you can make money from community

The return on investment (ROI) of online communities has often been difficult to quantify. I once worked for a consumer website where a statistician explained to me that whilst their typical unique user spent upwards of £15 per visit, those visiting the community areas of the site (message boards and Q&A style chats) visited the site much more frequently but weren’t necessarily buying. To him, online community members were parasites – increasing the load on servers and forcing the site to pay for community management services such as moderation. I went to great lengths to inform him that, in addition to increasing user loyalty and site visits, online communities are a great source of customer and product research. As the open source software movement has demonstrated time and time again, ideas from consumers can be utilised in refining and improving a product, whether it’s software or the output of a radio station, the customer service provision of a broadband provider or a shrink wrapped product on the shelves of a retail outlet.

Now it would seem that pure communities, that is sites that see online communities as the center of their proposition rather than simply a bolt-on, can make money too – and it’s not just dating sites.

Craigslist is a community bulletin board where users can post job ads, look for flat shares, find a date, and buy, sell or trade just about anything. BBC News Online reports that the site carries "more than five million new classified adverts per month" which generates "2.5 billion page views". It’s free to place most advertisements but commercial advertising placing job ads in several cities are charged a small fee – which amounts to an annual turnover of around $10 million (£5.62 million). e-bay recently acquired a 25% stake in Craigslist.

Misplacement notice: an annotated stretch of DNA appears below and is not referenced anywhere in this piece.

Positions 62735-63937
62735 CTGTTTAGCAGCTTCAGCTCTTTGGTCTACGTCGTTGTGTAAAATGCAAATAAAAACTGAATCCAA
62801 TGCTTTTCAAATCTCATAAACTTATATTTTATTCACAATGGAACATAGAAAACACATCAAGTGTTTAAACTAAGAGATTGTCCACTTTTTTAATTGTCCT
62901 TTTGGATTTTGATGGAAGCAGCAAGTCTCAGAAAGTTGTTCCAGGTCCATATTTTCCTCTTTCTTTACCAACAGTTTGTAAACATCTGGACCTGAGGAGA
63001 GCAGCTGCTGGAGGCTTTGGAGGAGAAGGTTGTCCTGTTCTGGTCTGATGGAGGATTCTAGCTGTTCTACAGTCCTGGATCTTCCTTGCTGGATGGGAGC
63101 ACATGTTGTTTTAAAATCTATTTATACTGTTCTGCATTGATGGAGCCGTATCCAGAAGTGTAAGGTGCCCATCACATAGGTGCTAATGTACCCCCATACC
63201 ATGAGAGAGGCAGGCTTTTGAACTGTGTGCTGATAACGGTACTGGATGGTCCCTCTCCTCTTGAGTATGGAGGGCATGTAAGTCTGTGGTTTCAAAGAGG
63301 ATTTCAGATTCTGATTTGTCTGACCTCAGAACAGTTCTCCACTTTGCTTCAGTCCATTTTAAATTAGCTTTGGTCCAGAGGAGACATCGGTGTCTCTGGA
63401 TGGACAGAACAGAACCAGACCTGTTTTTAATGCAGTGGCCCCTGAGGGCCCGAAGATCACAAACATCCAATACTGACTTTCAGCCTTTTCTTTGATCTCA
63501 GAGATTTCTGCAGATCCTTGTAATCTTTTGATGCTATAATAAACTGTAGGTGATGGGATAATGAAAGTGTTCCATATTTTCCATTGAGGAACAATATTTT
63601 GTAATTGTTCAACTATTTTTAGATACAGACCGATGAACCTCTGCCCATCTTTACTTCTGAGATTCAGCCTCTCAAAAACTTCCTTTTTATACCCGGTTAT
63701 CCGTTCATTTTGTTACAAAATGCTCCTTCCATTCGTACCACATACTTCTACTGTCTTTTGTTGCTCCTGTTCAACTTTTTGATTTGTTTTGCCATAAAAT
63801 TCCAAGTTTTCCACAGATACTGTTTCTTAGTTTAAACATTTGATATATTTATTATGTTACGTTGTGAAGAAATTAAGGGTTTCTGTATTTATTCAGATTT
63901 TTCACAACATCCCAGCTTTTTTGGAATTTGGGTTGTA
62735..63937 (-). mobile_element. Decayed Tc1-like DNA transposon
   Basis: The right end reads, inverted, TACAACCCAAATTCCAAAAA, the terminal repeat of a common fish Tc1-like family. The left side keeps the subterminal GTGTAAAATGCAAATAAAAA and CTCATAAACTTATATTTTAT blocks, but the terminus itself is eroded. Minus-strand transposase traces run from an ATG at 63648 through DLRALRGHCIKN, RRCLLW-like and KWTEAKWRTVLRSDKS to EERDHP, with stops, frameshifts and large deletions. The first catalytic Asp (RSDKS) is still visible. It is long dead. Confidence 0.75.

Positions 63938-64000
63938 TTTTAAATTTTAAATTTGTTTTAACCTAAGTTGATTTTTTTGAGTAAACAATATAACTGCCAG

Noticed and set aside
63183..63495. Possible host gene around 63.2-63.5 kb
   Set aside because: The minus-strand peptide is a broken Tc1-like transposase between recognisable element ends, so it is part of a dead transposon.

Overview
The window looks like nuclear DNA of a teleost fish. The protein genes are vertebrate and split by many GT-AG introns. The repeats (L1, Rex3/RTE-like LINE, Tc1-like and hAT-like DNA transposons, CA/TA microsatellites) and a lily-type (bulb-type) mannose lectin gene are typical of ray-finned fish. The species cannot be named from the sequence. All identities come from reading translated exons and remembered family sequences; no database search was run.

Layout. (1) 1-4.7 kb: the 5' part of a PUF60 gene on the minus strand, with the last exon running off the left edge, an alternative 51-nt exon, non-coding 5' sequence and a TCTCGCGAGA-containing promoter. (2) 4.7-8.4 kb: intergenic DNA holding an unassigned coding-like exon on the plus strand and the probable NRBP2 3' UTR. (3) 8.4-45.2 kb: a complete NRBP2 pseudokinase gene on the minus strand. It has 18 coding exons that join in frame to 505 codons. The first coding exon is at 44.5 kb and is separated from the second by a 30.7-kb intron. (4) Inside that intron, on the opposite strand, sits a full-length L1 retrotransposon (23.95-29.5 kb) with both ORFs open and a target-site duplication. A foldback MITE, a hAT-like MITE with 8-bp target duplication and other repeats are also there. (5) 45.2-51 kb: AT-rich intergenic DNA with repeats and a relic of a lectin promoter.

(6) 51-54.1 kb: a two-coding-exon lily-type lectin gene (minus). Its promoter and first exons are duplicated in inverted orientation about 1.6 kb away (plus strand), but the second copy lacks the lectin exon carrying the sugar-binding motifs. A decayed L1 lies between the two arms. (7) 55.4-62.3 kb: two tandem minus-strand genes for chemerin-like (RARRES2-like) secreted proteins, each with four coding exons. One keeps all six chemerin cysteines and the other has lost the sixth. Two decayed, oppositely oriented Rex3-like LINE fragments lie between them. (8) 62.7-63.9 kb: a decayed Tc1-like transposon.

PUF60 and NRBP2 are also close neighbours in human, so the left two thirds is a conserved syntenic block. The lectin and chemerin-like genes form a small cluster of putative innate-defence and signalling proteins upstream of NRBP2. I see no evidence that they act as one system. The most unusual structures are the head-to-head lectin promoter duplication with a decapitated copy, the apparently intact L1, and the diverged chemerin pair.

Likewise, flickr, the much talked about photo-sharing website that allows users to tag photos, making it easier to organise, find, and share photos was recently purchased by Yahoo. A basic flickr account is free but users can opt for a "pro" account which increases their monthly upload limit. Yahoo itself was recently the focus of a feature article in Wired which explains how the site has built it’s brand and makes money by offering a wide range of services, and that community is a key part of their key to success.

Next up, Fox has purchased social networking site MySpace for around $580 million (much to the displeasure of some users of the service who fear that the new owners will censor them).

Things seem to be moving quickly as big players get into, or increase their footprint within, the online community sector.


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